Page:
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Undercover team exposes the tiger trade

Dangerous Trade’ documentary airs in the USA on Sunday, June 6 at 10pm (ET) on Planet Green

A HARD-hitting new film following the work of the London-based Environmental Investigation Agency (EIA) to expose the illegal underworld of tiger trafficking will air on Planet Green on Sunday, June 6 at 10pm (ET).

The film has already won the Best News documentary award at the 33rd International Wildlife Film Festival, in Montana, USA.

Produced by Red Earth Studio in London for Planet Green in the USA, Dangerous Trade goes undercover with an EIA team in China as they reveal the extent of the hugely lucrative market in tiger parts which poses such a dire threat to the world’s remaining wild tiger populations.

The film shows China remains a major consumer of tiger and other Asian big cat products; skins are sought for home décor, taxidermy and bribery, while products such as bone are widely used in traditional Chinese medicines and treatments.

EIA also learns about the role of the Chinese military as major consumers of tiger and other big cat skins and encounters traders continuing to operate with impunity, despite being uncovered by previous EIA investigations.

“This is the Chinese Year of the Tiger and a perfect opportunity to bring pressure to bear to end this despicable and damaging trade,” said Debbie Banks, EIA Head of Tiger Campaign.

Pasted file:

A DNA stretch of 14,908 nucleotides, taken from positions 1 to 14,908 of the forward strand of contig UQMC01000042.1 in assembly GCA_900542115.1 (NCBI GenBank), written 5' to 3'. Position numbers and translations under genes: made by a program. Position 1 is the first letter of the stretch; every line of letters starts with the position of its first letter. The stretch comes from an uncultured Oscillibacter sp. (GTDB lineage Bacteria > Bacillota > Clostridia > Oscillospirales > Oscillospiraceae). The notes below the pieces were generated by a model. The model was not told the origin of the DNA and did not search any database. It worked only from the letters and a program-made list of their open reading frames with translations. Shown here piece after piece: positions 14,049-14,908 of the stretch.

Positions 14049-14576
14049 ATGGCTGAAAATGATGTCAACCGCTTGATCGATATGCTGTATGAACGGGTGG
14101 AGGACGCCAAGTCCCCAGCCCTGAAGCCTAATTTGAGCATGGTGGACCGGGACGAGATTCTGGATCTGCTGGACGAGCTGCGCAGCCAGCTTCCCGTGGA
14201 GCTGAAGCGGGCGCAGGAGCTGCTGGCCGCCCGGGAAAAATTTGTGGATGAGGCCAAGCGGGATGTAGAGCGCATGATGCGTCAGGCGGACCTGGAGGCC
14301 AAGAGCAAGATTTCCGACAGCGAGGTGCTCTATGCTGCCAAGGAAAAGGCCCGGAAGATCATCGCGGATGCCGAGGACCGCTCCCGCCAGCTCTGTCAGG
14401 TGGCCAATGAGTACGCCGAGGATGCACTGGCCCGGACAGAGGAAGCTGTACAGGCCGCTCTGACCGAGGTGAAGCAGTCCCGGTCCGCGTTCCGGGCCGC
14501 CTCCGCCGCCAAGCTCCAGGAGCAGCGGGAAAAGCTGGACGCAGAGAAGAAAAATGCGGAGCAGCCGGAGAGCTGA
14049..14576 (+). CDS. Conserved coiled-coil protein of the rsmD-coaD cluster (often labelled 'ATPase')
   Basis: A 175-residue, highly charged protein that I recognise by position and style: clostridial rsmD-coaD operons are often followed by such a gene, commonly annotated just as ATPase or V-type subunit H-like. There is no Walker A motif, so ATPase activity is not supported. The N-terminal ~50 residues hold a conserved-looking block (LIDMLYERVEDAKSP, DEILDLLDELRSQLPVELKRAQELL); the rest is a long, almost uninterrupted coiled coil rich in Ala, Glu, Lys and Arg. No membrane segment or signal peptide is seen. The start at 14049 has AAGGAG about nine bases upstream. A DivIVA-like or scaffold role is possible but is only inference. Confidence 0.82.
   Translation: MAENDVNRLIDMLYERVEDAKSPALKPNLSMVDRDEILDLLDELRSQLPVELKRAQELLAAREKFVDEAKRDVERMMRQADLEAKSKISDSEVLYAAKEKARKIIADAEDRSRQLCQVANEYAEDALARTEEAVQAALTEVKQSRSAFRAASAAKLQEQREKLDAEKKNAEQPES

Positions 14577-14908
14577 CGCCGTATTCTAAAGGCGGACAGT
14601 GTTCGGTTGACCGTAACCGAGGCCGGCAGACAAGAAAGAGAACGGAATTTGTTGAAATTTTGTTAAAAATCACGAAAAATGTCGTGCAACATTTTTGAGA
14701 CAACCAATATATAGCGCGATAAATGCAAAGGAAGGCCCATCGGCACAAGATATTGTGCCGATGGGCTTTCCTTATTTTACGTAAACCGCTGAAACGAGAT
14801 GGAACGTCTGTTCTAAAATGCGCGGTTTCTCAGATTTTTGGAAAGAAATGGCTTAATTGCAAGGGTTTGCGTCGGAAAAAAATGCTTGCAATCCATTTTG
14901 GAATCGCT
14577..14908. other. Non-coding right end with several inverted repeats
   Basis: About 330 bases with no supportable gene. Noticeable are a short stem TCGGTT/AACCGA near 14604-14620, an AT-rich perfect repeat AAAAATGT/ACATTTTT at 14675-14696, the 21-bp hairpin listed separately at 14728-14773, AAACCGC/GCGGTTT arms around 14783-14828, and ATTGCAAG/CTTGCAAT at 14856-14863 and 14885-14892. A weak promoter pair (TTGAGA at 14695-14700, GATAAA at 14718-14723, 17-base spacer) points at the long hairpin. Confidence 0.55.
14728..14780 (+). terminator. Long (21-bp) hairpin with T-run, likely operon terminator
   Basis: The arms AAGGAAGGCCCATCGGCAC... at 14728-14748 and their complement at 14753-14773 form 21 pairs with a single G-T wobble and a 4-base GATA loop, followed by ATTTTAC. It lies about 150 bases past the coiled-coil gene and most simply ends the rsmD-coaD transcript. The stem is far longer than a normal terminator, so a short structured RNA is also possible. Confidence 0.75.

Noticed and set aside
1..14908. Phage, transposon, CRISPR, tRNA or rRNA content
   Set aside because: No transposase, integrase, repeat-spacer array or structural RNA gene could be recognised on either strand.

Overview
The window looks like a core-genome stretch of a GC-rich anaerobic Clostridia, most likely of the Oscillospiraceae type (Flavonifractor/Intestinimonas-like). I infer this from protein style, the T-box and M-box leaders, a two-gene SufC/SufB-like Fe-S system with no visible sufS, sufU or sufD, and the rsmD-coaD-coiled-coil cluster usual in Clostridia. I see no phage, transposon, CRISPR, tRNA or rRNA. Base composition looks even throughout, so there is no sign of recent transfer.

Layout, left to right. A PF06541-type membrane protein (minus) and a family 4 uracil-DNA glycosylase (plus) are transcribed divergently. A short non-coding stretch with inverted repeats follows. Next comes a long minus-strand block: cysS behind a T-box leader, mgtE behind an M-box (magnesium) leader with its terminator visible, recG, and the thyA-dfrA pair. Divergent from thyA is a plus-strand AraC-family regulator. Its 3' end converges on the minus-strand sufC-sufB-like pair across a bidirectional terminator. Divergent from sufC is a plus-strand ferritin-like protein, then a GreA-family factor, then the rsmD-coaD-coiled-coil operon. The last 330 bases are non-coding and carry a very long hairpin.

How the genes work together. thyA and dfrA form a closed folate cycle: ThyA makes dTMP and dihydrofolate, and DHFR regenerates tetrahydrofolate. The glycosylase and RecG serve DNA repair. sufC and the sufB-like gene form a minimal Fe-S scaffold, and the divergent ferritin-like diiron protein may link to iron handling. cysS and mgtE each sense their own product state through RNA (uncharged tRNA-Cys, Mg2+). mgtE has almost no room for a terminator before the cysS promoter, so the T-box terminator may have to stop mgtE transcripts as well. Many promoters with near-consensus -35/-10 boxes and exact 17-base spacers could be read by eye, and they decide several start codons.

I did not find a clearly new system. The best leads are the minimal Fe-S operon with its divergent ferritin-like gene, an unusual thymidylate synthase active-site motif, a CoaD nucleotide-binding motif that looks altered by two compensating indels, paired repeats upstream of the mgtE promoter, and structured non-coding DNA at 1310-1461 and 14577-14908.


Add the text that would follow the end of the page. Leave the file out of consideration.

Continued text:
“The film comes at a crucial time. In the autumn, all eyes will be on the Global Tiger Summit, planned to take place in Russia, and looking for signs that renewed political commitment to save the wild tiger will translate into action to end the tiger trade.”



1. The Environmental Investigation Agency (EIA) investigates and campaigns against environmental crime and abuses.

2. Dangerous Trade will air on Planet Green on Sunday, June 6 at 10pm (ET).

3. For details and winners of the 33rd International Wildlife Film Festival, in Montana, see here.

4. Current estimates suggest there may be as few as 3,100 tigers left worldwide. Three subspecies of tiger have become extinct in the last 100 years.

5. While China is the main destination for illegally poached Asian Big Cat parts, there is still demand in some other East Asian countries.

6. EIA is working to support the international community’s objective of doubling the wild tiger population by the next Year of the Tiger, in 2022.

7. The Chinese Year of the Tiger began on February 14, 2010.


Interviews and images are available on request: please contact Debbie Banks, EIA Head of Tiger Campaign, at [email protected] or telephone +44 207 354 7960.


Environmental Investigation Agency
62-63 Upper Street
London N1 0NY
Tel: +44 207 354 7960
Fax: +44 207 354 7961